Betting on Bollore
Vincent Bollore’s tilt at Telecom Italia’s board is too cheeky. The French tycoon wants four seats for his representatives, the Italian group said on Nov. 15. But this looks like bad governance, and it would be a gamble for other shareholders to back him.
Bollore’s move to appoint directors to Telecom Italia’s board isn’t in itself a surprise: as the man who controls French media group Vivendi, he is TI’s largest shareholder. Still, it looks like creeping control, and gives Vivendi an outsized say. Vivendi’s four directors would give Bollore an effective 23 percent of the board. Yet his actual stake is just 20 percent. That may fall to 14 percent once Telecom Italia completes a conversion of “savings shares” to the ordinary kind.
There are other oddities. Three of the new board members are senior executives at Vivendi, with potentially rival interests to TI’s own, and one has worked in the past with the French group. One existing TI board member, Tarak Ben Ammar, is a member of Vivendi’s supervisory board. As if that wasn’t enough, the resulting board will have an unwieldy 17 people on it.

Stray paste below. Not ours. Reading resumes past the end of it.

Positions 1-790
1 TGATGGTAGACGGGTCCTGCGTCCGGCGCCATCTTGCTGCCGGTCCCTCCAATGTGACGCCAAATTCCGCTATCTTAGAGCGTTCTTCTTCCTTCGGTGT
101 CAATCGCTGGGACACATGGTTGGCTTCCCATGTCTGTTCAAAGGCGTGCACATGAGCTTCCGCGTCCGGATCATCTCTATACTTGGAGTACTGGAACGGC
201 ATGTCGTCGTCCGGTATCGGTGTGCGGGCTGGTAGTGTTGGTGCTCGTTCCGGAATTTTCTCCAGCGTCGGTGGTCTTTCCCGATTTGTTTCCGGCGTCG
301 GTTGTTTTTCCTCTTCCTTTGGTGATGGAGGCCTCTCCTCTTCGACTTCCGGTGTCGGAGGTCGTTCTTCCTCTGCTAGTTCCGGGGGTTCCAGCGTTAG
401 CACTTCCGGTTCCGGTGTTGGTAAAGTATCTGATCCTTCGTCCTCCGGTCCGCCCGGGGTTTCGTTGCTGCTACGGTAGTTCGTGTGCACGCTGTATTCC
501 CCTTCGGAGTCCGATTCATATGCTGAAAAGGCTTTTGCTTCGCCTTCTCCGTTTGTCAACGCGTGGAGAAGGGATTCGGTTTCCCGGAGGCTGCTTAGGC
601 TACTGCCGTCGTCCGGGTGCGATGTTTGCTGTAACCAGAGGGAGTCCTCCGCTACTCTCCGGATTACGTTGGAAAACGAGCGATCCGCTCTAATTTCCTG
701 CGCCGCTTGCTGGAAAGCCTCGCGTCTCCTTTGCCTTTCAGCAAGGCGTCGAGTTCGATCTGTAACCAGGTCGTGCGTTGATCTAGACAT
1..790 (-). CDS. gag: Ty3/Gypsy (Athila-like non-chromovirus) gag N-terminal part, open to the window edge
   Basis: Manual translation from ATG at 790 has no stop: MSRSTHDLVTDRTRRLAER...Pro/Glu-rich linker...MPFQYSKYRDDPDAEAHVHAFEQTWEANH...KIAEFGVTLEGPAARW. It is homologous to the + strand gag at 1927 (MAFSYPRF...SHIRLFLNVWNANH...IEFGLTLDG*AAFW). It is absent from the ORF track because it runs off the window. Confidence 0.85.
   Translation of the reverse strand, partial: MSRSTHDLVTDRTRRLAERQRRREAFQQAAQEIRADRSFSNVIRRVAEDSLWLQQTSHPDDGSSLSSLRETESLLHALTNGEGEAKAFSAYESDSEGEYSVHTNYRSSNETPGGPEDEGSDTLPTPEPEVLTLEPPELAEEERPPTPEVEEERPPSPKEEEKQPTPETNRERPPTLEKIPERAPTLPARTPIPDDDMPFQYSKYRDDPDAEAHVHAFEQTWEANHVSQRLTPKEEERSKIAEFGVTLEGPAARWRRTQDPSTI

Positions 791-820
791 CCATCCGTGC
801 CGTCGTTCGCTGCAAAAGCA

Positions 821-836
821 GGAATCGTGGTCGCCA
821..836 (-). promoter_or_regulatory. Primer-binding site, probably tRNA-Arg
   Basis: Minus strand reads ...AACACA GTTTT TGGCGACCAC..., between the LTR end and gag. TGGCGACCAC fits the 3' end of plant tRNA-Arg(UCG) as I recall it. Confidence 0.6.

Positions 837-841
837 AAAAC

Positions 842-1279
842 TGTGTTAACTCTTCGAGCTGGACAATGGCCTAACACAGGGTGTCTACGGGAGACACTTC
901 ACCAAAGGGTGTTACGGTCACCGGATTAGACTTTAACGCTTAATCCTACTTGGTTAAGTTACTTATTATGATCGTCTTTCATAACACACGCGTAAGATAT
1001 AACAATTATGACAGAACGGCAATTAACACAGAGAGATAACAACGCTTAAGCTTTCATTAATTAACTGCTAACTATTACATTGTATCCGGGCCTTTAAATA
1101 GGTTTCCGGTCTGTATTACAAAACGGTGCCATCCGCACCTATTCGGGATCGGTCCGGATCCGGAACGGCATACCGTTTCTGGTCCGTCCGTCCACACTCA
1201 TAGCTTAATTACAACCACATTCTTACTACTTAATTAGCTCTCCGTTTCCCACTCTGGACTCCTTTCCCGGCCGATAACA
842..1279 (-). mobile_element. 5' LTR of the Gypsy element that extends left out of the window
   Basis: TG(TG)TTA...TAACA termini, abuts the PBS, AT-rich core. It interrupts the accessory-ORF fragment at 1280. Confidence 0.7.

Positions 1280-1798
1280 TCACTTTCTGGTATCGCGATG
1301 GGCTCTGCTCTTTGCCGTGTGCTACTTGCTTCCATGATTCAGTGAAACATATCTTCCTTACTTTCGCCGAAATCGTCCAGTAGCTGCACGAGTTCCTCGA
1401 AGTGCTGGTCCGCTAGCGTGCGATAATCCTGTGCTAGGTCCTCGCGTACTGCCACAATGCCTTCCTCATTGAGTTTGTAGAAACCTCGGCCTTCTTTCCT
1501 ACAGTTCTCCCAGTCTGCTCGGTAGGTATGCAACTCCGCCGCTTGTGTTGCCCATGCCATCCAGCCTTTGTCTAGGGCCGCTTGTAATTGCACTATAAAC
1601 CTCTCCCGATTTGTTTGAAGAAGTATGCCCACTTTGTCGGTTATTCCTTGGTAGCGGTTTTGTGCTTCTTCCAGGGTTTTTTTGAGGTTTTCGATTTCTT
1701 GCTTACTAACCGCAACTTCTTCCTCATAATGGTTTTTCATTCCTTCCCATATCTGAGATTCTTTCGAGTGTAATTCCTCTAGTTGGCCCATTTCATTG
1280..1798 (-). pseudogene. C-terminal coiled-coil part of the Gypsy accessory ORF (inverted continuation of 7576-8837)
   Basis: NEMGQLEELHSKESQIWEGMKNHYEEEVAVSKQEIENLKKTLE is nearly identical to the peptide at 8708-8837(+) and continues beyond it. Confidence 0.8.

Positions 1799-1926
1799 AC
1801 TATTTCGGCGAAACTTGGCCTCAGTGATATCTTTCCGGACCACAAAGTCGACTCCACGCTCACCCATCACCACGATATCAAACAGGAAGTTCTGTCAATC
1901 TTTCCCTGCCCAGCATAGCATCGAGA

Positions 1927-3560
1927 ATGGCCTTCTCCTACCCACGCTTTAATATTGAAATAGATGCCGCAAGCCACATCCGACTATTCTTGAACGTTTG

The move shows Bollore’s clear intent to shake up Telecom Italia, but his precise motive remains unclear. Meanwhile Xavier Niel, owner of mobile group Iliad, has also been building a TI stake through options. TI risks becoming a plaything of the two Frenchmen.
Bollore still needs other shareholders to play along. His 20 percent stake may not be enough to drive the proposed board appointments through if more than 40 percent of TI shareholders show up to a meeting next month.
At least Bollore’s track record is not bad; Sanford Bernstein estimates that he has generated internal rate of returns ranging from 6 percent to 100 percent in past investments. And there may be a chance to create value at TI, which is indebted, and trades at a discount. Yet until he says what he wants to do with TI, there’s not an obvious reason for shareholders to give him the benefit of the doubt.